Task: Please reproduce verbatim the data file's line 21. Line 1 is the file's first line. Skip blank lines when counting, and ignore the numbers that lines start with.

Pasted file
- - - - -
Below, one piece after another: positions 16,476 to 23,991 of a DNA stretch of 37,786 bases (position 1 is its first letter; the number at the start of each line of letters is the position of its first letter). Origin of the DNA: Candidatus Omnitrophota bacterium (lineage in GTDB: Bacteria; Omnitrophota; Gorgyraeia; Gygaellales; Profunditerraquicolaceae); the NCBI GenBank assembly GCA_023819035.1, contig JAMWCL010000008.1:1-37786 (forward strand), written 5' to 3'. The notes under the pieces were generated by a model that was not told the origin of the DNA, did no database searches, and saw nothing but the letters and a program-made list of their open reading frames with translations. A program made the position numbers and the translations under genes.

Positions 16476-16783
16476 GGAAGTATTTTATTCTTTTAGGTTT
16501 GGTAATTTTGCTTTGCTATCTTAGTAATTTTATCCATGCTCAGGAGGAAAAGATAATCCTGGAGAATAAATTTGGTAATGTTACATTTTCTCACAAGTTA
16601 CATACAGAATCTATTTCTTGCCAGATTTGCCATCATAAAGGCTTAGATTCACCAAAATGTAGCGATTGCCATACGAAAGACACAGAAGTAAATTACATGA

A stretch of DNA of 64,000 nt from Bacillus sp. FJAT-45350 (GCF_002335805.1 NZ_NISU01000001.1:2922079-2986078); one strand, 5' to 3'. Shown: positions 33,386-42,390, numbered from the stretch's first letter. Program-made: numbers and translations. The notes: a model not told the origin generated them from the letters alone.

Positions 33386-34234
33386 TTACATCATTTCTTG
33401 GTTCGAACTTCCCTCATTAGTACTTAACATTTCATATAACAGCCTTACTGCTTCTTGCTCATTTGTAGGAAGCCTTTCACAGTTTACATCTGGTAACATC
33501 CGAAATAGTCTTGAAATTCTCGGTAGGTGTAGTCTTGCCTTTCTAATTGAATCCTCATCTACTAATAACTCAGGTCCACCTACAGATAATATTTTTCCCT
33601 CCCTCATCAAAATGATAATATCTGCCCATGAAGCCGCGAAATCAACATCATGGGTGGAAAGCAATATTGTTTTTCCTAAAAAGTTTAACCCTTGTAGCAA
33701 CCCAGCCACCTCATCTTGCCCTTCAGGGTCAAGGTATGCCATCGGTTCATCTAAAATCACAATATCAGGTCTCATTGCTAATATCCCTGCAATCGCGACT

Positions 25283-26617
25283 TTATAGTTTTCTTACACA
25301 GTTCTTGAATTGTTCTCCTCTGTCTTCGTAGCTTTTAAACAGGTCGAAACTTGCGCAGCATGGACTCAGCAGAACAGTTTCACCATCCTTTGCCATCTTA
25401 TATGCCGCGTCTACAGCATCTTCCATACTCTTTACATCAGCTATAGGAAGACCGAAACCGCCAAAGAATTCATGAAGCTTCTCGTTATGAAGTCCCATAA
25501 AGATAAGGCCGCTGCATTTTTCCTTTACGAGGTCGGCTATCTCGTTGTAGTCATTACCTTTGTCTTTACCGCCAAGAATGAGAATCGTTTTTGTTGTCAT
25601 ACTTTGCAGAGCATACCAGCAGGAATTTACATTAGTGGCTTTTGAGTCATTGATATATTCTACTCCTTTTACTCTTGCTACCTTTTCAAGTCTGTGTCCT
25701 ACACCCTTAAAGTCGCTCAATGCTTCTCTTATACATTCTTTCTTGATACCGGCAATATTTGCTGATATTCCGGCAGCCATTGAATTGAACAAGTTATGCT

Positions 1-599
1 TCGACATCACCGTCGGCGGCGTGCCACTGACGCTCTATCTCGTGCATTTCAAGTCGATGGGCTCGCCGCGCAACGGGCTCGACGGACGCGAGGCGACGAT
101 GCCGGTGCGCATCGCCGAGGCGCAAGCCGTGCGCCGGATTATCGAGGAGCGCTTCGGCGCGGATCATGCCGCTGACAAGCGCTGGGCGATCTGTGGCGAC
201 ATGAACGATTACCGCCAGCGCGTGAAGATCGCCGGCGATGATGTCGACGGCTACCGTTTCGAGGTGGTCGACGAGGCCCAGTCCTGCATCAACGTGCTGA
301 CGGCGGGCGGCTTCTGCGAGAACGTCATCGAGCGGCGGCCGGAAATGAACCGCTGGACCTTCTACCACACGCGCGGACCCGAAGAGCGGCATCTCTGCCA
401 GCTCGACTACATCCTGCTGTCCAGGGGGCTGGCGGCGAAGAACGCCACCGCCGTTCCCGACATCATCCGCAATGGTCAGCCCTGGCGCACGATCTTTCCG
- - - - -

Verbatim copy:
1 TCGACATCACCGTCGGCGGCGTGCCACTGACGCTCTATCTCGTGCATTTCAAGTCGATGGGCTCGCCGCGCAACGGGCTCGACGGACGCGAGGCGACGAT